May I ask if the right hon. Gentleman is aware that there is not a single Ulster man a member of that Sub-Commission?


That does not arise out of the Question.


I beg to ask the Chief Secretary to the Lord Lieutenant of Ireland whether, considering that according to the recent Return it appears that out of 73 Lay Sub-Commissioners in connection with the Irish Land Commissioners, 43 of them have been appointed by the present Government temporarily only, and that their period of appointment will expire on the 31st December next, he will make a statement to prevent them from being in any way influenced against the tenants in their decisions by reason of their present appointment being only temporary?


I altogether decline to accept the assumption made in the question that these Assistant Commissioners will be influenced against the tenants by reason of their present appointment being only temporary.


I beg to ask the Chief Secretary to the Lord Lieutenant of Ireland whether he is aware of the feeling of deep dissatisfaction prevailing among the farmers of the North of Ireland, owing to the insufficiency of the reductions of rent for the second statutory term given by the Sub-Commissions now administering the fair rent provisions of the Land Acts there?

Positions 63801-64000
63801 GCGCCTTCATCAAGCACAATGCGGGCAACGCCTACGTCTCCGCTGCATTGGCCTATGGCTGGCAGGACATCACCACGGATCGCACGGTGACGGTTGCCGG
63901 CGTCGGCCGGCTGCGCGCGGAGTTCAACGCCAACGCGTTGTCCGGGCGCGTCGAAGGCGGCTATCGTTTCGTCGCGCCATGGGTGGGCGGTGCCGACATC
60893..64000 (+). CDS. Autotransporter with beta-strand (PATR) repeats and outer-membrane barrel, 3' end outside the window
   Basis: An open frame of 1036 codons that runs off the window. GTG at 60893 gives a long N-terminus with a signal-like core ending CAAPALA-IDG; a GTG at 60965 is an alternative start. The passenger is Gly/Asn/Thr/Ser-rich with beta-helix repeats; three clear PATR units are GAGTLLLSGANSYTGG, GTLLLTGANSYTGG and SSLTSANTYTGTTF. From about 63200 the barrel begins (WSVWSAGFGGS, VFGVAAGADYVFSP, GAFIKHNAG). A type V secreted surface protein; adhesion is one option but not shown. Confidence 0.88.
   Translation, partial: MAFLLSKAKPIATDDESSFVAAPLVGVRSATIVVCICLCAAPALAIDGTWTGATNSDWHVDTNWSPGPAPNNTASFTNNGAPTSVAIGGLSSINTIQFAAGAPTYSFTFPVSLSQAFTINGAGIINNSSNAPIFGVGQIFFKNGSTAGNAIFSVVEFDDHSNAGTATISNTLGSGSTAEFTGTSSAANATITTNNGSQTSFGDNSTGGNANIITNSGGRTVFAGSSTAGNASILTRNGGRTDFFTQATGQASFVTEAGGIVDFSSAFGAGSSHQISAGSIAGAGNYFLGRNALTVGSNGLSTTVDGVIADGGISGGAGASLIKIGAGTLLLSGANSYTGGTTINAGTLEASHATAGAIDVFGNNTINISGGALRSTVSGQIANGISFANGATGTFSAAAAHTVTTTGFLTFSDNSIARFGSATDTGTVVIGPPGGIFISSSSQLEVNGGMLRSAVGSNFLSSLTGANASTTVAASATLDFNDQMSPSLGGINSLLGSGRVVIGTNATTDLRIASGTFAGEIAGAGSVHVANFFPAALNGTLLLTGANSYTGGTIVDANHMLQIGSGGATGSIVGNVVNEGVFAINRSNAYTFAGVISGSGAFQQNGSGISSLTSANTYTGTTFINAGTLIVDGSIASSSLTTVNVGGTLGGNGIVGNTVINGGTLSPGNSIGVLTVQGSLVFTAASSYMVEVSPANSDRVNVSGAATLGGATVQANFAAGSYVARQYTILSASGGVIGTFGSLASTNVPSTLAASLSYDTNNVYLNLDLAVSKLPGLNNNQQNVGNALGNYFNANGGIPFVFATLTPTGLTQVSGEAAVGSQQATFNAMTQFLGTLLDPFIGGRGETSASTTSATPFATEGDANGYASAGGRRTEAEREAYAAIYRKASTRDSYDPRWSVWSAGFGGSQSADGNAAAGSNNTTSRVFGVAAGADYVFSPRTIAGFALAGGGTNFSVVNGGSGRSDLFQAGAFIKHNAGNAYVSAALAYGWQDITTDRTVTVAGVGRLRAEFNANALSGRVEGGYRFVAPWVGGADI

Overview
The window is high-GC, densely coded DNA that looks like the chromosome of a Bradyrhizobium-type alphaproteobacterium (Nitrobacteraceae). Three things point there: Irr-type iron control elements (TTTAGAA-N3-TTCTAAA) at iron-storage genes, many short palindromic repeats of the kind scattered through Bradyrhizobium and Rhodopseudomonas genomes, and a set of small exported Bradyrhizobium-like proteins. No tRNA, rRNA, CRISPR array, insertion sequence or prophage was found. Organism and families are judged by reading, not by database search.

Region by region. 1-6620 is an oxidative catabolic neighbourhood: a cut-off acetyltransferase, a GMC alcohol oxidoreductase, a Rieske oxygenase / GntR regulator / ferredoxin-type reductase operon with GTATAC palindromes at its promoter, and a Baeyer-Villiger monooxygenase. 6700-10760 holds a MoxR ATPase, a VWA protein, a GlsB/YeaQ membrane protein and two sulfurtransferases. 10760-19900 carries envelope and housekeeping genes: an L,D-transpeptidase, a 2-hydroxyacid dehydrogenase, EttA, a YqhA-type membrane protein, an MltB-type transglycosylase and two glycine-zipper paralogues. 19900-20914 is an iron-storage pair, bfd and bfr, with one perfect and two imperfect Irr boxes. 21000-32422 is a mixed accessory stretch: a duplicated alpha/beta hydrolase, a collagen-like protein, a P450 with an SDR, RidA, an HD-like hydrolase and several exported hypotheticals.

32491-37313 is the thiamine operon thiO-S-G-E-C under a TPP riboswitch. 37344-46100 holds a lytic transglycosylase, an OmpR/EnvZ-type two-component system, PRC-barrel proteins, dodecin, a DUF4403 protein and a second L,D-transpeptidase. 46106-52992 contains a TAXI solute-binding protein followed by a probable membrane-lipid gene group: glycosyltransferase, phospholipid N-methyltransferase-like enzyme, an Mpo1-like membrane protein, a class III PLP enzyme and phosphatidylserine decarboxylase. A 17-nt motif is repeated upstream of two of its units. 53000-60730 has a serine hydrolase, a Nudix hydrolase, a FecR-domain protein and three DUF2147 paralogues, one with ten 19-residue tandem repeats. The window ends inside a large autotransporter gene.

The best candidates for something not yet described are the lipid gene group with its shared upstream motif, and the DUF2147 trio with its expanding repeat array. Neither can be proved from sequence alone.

I am aware that there are complaints amongst, the tenant-farmers in the North of Ireland that the rents are not being sufficiently reduced for the second statutory term. There are corresponding complaints amongst the landlords that the reductions are too great. [Cheers.]

MR. P. FFRENCH (Wexford)

I beg to ask the Chief Secretary to the Lord Lieutenant of Ireland (1) whether he is aware that out of 60 cases of appeal by the landlords on the Colclough and other estates in Wexford, the rents fixed by the Sub-Commissioners were nearly all increased; and (2) will the schedules to be filled by the Chief Commissioners under the new Land Act, showing the ground of increase in each case, be available for inspection; and how can they be obtained?


It is the fact, I am informed, that nearly all the rents referred to in the first paragraph were increased by the Land Commission. The Schedules under Section 1, Sub-section 1, of the Act of 1896, are being prepared in these cases and will shortly be ready. Copies may be obtained in the ordinary way.


I beg to ask the Chief Secretary to the Lord Lieutenant of Ireland how many estates have so far been referred by the Land Judge to the Land Commission for valuation under section 40 of the recent Land Act; whether the valuation by the Land Commission is made by persons appointed as Sub-Commissioners, and whether by one or by two; how many Sub-Commissioners the Land Commission have at their disposal for this work; whether Sub-Commissioners are withdrawn for the purpose from the work of fixing fair rents; and whether the Land Commission propose to make arrangements to allocate Sub-Commissioners for this special work?


Fourteen estates have, so far, been referred to the Land Commission by the Land judge under Section 40 of the Act of 1896. The holdings in all cases under the Land Purchase Acts, as well as eases coining under Section 40, are inspected and valued by the Resident Inspector or by one Assistant Commissioner out of a number of eight who are now employed on this work. Two of these Assistant Commissioners were recently withdrawn from fair-rent work, their places in the latter department being filled. The six remaining Assistant Commissioners have not been employed on fair-rent work for some years past.